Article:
Sunday, November 18, 2012

Rear Window in 3D?!?

Mock up of the bogus 3D Blu-ray packaging complete with Rear Window binocular cut-out glasses included.

In 1953 while under contract to Warner Bros., Alfred Hitchcock embarked on a screen adaptation of Frederick Knott's stage hit Dial M for Murder. At the same time that he was preparing to film his Warner picture, he began planning Rear Window for Paramount. Both films would be technically challenging for Hitchcock and his production team—the former largely because it was to be filmed in the fad of the day, 3D.

It is interesting to speculate on what was going through Hitchcock's mind at the time. No doubt he knew that Rear Window was going to be much more of a visual tour-de-force, so I posed the question, could it be possible that Hitchcock actually filmed Dial M for Murder in 3D merely to get his feet wet before embarking on the much more challenging film?

While we know this was absolutely not the case, as an April Fool's gag this year I put together a video for some friends and colleagues with the premise that Hitchcock had at one time intended to film Rear Window in 3D but then abadoned the idea. But now, with Hitchcock's "true" intentions  uncovered, a dimensionalized version of Rear Window was in the works. Thankfully, this was not the case...but it almost seemed a plausible idea—plausible enough to get some interesting reactions from friends, and to cause some chatter among a few HD video enthusiasts.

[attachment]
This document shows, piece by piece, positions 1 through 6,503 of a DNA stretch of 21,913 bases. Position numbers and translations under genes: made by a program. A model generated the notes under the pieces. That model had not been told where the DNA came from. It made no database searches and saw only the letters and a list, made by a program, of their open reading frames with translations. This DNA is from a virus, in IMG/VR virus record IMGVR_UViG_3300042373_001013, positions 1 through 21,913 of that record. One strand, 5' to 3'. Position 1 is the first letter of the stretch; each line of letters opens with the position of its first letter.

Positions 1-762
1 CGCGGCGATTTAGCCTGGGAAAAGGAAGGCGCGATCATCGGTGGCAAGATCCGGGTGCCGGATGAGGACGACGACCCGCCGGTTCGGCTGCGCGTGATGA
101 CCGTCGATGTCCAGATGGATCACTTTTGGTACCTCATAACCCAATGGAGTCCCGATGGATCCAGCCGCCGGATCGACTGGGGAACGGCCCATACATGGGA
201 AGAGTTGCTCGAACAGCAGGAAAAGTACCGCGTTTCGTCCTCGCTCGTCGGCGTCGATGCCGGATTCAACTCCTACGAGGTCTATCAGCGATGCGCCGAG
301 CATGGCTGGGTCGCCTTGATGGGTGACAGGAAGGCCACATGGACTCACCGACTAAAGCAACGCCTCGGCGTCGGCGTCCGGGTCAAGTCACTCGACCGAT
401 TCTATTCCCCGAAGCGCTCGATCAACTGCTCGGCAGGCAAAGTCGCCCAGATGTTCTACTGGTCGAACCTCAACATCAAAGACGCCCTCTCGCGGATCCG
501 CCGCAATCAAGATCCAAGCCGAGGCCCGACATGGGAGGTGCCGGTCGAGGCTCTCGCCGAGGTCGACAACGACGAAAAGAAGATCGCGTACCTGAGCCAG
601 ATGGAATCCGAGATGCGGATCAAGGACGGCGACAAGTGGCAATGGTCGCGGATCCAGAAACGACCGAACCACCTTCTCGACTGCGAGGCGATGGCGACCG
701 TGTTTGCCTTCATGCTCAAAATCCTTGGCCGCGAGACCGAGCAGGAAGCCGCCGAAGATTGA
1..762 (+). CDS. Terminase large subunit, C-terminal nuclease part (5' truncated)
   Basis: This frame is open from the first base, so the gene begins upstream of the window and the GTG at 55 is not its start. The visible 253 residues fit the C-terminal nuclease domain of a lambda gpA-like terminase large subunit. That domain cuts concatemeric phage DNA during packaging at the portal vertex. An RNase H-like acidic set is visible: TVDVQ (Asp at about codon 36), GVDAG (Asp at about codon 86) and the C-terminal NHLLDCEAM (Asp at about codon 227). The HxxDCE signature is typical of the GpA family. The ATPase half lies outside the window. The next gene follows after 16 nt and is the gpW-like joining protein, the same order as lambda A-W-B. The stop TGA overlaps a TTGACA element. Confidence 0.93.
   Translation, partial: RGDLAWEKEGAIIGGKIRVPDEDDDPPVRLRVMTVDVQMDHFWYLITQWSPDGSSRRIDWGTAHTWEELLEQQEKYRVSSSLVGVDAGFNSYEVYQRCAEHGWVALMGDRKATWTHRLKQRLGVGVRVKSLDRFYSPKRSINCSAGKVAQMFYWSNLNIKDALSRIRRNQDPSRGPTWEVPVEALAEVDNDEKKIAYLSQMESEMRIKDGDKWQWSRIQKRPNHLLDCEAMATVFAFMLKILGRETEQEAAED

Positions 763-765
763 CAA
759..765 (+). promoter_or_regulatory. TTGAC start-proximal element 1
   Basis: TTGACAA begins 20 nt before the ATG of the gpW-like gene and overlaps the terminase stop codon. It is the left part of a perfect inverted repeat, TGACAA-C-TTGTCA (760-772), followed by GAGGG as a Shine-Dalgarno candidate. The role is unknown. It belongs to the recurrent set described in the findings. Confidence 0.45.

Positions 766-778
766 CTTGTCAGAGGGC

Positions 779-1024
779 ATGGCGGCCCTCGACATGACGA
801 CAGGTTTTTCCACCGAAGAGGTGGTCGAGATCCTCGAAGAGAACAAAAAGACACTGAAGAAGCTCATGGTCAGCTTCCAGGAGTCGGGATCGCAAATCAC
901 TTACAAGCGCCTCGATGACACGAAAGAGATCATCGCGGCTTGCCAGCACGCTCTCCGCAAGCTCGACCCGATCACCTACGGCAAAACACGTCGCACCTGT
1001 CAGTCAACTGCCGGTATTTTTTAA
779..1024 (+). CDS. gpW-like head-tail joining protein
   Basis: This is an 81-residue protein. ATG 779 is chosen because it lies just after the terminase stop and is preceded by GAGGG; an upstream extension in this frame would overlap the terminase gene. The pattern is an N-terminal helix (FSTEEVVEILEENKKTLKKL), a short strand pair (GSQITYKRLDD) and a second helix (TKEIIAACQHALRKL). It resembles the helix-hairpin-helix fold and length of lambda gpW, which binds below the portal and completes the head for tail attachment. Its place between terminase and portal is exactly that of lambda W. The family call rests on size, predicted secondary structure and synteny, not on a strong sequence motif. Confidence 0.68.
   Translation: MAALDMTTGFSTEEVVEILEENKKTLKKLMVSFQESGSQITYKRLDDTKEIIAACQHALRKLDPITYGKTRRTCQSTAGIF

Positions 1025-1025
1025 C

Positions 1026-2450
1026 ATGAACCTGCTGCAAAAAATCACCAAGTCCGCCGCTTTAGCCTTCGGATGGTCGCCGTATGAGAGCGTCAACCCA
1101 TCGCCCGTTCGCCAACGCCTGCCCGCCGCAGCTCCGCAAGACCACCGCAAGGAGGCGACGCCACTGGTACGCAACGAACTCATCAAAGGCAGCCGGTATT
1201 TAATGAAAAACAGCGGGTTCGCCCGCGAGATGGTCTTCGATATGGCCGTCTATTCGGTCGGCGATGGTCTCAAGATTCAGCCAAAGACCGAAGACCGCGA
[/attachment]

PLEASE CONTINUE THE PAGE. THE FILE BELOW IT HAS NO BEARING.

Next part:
The fabricated letter in Hitchcock's actual handwriting was simply assembled from snippets of correspondence reproduced in Dan Auiler's Hitchcock's Notebooks.

To help sell the idea in the video—which was to take the form of a making-of featurette—I created a letter from Hitchcock to his director of photography Robert Burks using Hitchcock's actual handwriting and merely rearranging key phrases and words to suit the story. I then created some graphics to illustrate the process that was involved in adding dimension to the 2D movie, and finally "dimensionalized" a handful of shots from Rear Window in After Effects. If you've got a 3D monitor and glasses handy, you'll be able to see some 3D footage within the video that starts at 4:19. Set the 3D mode to "Interleaved." Enjoy!



Below is the flat version of the video in case you're unable to view it in 3D.


Another mock-up of the binocular glasses with cyan and red lenses.

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